“Bar [or Bat] Mitzvah” is not the name of a ceremony. The term means “obligated” – namely, someone old enough to be personally responsible for following the Jewish way of life. The ceremony at age 13 simply commemorates this. Hopefully, it inspires a commitment to live a good Jewish life, including much more learning and growing. Similarly, an adult who chooses to have a “Bar-” or “Bat-Mitzvah” undertakes, hopefully, not just to enact a ceremony missed as a child, but to mark a step into a more fully lived Judaism.
We want “Bar/Bat Mitzvahs” to be the “real thing” – the undertaking of responsibility and meaningful involvement in Jewish life. It should be the beginning, not the end, of someone’s committed involvement with the Jewish tradition. As a rabbi my father often told the child, “You did well this morning. But we don’t yet know whether your Bar Mitzvah was a success. We won’t know tomorrow, or next week or next month. Perhaps in five years, in ten years, we will find out if this was a successful Bar Mitzvah.” Yes – it is what follows after the ceremony is over, that this is all about.
The training of a prospective bar/bat mitzvah should reflect this goal. The goal should be not just to gain the Hebrew and technical skills to “perform” successfully, but to learn enough about prayer and other parts of Jewish living to be able to connect it to ones own personal values. Thus when I train someone, I encourage them to look into the prayer book themselves and see what speaks to them, or raises questions we can discuss together. In this way the child (or adult) finds ways to connect to the tradition in ways that he or she finds personally meaningful. Then the technical learning and practice can take on a purpose beyond simple skill mastery.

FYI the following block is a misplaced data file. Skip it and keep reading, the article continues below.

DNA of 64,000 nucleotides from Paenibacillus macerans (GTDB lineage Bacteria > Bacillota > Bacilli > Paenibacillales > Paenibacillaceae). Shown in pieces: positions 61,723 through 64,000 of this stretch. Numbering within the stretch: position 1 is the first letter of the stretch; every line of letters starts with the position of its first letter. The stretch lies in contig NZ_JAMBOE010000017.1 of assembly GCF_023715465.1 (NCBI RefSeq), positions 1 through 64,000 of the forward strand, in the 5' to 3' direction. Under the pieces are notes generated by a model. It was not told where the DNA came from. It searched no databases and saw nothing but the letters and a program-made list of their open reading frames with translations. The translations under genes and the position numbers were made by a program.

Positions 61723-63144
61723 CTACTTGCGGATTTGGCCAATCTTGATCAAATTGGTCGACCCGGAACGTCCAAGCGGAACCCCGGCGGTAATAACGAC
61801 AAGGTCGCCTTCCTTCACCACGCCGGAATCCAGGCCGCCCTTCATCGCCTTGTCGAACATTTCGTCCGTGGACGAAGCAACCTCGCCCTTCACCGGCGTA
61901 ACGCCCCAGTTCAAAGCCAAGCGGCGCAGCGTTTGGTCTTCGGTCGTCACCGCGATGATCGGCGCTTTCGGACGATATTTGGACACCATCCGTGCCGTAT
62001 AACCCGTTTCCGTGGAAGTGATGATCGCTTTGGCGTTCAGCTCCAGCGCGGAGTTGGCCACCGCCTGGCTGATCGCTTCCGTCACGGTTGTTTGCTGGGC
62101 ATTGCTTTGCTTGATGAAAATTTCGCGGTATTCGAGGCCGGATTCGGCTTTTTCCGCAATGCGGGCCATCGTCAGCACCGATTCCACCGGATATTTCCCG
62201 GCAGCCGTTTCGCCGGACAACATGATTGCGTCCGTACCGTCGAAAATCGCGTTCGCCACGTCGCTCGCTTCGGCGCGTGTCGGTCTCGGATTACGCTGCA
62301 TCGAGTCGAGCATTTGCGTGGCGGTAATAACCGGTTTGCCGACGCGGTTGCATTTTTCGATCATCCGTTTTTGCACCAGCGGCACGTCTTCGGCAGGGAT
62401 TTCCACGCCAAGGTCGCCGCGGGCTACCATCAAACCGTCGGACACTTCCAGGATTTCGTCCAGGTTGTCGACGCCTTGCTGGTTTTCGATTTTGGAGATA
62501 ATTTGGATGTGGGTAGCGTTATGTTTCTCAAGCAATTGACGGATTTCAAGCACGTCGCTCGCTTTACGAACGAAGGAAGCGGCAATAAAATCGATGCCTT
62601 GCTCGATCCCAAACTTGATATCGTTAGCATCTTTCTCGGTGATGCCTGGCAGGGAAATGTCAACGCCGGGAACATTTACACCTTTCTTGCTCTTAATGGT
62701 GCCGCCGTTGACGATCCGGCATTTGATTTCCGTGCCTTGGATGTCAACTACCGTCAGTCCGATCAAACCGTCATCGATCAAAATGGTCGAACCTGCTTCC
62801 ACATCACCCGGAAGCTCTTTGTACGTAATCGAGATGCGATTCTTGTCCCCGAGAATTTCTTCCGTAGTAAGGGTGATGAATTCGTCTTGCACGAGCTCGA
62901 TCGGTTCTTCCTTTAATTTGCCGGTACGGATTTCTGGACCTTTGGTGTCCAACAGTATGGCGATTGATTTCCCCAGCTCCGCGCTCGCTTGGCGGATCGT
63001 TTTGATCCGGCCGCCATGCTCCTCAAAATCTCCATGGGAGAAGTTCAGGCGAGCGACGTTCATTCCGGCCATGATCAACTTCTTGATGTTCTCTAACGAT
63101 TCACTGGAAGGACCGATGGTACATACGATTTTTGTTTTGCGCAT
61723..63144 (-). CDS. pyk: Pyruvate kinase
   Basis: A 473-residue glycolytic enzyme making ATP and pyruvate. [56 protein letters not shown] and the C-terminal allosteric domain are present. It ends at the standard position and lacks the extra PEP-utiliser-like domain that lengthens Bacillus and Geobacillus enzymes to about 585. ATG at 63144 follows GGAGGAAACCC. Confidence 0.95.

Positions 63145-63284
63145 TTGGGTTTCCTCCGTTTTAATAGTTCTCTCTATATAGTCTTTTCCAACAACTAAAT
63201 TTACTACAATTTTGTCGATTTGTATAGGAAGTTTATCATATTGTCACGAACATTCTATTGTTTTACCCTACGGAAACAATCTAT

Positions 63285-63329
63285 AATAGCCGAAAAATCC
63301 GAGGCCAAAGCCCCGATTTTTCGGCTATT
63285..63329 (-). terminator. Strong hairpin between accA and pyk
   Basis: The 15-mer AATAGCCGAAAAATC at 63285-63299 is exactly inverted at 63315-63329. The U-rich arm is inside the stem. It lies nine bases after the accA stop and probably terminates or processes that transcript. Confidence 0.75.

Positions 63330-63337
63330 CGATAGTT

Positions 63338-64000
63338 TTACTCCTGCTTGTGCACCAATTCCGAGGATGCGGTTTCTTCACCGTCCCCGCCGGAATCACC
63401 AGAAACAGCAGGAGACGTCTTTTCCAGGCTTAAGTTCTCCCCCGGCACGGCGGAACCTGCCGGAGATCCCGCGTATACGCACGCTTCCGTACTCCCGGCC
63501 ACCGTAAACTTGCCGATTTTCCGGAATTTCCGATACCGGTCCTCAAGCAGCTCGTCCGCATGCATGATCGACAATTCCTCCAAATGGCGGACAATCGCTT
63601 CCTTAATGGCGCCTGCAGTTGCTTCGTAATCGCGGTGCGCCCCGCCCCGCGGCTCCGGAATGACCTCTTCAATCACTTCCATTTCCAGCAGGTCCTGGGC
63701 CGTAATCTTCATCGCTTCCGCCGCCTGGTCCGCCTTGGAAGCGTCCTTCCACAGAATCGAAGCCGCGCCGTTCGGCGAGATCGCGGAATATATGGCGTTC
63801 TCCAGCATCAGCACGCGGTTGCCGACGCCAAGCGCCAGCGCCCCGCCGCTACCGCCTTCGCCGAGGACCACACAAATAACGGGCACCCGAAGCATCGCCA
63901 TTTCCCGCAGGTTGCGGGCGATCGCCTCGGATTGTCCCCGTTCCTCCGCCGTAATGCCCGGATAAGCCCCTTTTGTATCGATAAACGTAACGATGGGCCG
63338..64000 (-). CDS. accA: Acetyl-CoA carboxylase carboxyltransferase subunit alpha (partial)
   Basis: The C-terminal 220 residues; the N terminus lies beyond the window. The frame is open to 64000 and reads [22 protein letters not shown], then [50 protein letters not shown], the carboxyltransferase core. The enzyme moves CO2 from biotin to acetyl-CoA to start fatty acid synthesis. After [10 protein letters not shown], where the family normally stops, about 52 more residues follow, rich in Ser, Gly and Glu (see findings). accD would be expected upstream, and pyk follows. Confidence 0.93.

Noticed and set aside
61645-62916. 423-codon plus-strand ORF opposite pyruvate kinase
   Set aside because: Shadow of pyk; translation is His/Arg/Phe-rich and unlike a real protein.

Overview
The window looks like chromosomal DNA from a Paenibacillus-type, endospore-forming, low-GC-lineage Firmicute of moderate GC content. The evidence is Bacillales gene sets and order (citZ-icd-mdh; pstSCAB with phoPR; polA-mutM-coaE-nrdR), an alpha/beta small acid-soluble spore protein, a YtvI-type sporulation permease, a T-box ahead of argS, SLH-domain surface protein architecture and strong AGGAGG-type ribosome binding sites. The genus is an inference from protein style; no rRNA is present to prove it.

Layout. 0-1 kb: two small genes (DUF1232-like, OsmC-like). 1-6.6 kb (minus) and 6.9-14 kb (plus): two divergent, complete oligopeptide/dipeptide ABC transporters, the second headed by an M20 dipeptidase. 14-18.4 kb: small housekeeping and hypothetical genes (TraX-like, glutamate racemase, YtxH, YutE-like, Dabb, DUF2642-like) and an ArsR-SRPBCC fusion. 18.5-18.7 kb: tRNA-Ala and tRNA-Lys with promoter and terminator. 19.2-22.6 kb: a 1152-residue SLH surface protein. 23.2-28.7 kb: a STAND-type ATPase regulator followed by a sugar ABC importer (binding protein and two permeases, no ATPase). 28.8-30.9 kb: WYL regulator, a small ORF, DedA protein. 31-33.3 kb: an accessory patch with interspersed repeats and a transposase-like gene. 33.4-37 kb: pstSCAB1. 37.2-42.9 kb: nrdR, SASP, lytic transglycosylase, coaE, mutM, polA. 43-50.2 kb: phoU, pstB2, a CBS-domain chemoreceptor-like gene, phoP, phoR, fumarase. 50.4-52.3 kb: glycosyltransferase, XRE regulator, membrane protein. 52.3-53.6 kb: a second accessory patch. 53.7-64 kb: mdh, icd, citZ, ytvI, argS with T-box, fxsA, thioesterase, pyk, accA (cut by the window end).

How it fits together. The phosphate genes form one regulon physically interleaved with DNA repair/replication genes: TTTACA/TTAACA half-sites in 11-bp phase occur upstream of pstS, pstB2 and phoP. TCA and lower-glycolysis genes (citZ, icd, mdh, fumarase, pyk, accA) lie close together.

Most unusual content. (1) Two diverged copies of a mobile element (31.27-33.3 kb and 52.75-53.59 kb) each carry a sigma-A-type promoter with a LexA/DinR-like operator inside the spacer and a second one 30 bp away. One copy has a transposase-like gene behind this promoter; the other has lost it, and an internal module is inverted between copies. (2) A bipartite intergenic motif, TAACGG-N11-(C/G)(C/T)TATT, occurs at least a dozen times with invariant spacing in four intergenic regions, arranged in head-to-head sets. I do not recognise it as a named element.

Skill mastery by itself leaves behind satisfaction for a task completed and to be looked back at. Connecting to meaning can inspire someone to do things in the future. The latter is the commitment we want “Bar/t Mitzvah” events to engender. So with either children or adults, I start by challenging them to search for meaning. Then I tie these personal connections to the substantive learning of the tradition. This can provide satisfaction long afterwards. In this way, we can turn more experiences from transient celebrations into launching pads for continued involvement.
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– How can we make my (or my child’s) this Bar/Bat Mitzvah a success?
– What do I want to learn that will enhance my connection to Judaism?
Rabbi Jonathan Zimet is founder and organizer of
Jewish Learning for Everyone.